Storm to unleash dangerous snow, ice from Atlanta to Raleigh

The biggest winter storm so far this year is set to slam the eastern U.S. over the extended holiday weekend, which will be the backdrop for a weather event that could evolve into an all-out ice storm for cities along the Interstate 85 corridor. Millions of residents across Georgia, Virginia and the Carolinas should brace for the developing storm that could lead to considerable disruptions to everyday activities and widespread power outages that may last for days after the storm departs, AccuWeather forecasters warn.

The storm will charge in a little more than a week after two storms brought traffic-snarling snowfall to the Southeast. This time, however, the winter weather will bring more than just the threat of snow for areas farther south than just Kentucky, Tennessee and Virginia.

winter storm watch has already been issued for portions of South Carolina, North Carolina and far northeastern Georgia due to the anticipated snow and ice.

Atlanta hasn’t recorded measurable snow for more than 1,450 days, the second-longest streak in the city’s history, but that streak may end this weekend with the upcoming storm. Outside of the mountains, only an inch of snowfall is likely to fall over northern Georgia, but that’s more than enough to make the roads slick as well as break the snowless streak, which would happen should more than 0.1 of an inch of snow and sleet accumulate.

The biggest threat in the Southeast from this storm, however, will be from freezing rain, AccuWeather forecasters caution.

“While much is going to be said about the snow across much of the central and eastern part of the country with our latest winter storm,” AccuWeather Chief Meteorologist Jonathan Porter said, “I want to make sure we don’t lose track of the significant ice storm risk.” Porter pointed to “parts of North and South Carolina as well as portions of Virginia where amounts could easily exceed half an inch of ice” as places that could face the biggest threat from icy precipitation.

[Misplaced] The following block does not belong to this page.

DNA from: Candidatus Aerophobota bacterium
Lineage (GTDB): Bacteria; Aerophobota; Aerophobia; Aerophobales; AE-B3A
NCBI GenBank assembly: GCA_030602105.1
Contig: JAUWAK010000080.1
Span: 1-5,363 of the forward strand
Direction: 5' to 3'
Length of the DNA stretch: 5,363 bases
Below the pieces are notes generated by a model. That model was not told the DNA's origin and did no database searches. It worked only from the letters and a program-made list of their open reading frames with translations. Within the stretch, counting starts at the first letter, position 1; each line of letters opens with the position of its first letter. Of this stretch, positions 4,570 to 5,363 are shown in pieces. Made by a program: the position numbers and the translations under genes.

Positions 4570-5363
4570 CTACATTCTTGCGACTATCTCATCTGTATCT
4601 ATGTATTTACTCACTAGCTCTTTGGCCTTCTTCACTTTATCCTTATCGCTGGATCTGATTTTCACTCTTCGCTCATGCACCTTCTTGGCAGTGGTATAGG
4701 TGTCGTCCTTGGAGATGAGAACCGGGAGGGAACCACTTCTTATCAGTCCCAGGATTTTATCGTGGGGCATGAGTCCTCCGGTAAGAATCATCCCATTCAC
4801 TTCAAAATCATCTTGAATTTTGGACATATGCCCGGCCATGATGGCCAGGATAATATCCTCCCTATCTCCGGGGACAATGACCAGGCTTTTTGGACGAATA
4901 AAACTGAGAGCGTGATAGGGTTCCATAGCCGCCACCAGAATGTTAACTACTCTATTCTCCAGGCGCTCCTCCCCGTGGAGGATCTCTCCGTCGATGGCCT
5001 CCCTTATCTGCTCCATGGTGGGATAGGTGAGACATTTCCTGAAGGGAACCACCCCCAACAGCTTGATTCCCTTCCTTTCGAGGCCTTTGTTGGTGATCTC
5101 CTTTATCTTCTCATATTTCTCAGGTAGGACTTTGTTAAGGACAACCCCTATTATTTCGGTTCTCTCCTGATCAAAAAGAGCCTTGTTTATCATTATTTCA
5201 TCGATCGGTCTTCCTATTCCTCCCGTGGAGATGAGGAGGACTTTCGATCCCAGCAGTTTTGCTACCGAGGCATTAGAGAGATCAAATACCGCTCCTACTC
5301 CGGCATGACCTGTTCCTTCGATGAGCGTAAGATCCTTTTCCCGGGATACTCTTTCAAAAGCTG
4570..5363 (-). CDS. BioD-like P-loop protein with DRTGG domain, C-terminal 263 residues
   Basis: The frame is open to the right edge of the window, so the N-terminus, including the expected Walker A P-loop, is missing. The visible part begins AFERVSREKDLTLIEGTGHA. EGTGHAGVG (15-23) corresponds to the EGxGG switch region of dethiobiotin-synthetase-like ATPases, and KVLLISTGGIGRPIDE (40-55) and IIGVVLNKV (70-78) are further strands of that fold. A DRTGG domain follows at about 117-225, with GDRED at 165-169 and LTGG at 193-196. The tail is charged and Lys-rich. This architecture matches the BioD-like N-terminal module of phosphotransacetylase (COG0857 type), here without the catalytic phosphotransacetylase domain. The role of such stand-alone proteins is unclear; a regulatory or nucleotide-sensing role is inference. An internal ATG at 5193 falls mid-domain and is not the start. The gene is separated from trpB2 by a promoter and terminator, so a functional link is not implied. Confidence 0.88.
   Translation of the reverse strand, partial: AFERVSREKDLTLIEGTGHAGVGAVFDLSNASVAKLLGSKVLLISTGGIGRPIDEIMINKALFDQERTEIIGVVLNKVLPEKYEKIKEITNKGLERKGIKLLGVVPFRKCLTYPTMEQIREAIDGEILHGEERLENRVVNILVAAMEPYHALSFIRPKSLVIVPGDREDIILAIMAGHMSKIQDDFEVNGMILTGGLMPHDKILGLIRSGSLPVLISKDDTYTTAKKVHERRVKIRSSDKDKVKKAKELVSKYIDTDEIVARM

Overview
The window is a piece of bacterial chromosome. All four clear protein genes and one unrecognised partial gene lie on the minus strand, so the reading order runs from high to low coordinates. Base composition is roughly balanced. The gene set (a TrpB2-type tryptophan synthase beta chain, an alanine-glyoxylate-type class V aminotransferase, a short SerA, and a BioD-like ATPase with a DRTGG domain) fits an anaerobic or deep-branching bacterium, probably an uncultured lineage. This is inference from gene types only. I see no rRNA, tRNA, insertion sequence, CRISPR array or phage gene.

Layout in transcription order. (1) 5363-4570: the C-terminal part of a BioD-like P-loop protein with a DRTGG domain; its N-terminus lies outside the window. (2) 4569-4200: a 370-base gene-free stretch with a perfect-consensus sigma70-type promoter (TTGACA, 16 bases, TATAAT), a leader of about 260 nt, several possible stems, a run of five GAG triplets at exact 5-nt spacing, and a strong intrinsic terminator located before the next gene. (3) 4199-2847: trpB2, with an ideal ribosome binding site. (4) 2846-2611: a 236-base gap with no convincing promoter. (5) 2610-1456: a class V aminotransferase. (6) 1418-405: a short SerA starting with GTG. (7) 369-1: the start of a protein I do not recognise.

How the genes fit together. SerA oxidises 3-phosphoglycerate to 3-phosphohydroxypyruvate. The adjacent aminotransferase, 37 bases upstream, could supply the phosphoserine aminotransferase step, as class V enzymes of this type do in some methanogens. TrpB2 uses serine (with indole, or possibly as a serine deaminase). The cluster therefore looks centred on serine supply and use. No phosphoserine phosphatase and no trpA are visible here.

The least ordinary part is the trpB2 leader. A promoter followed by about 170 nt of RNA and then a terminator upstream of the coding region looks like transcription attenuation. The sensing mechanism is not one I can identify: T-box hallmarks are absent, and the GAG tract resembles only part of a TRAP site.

The ice could also contribute to power outages and significant tree damage, Porter added.

“This situation is similar to a number of previous ice storms across the region, and for that reason, we at AccuWeather are increasingly concerned about a major ice storm from northern Georgia through the Carolinas and into central Virginia,” AccuWeather Meteorologist Randy Adkins said. “The area of greatest risk appears to be from upstate South Carolina through western Piedmont of North Carolina, potentially including Charlotte.”

From 1 to 3 inches of snow and sleet is forecast to fall on the Queen City, and when combined with a thick glaze of ice from freezing rain, travel may become dangerous to impossible from Saturday night to Sunday.

Other cities in the region are at risk for a significant build up of ice that may or may not be accompanied by accumulating snow. These include Atlanta; GreenvilleSpartanburg and Columbia, South Carolina; FayettevilleWinston-Salem and Raleigh, North Carolina, and Danville and Richmond, Virginia.

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Extended power outages are possible in this region as tree limbs snap and power lines are weighed down by ice accumulation. People who live in this zone should prepare sooner rather than later for potential power outages that last at least into the start of next week.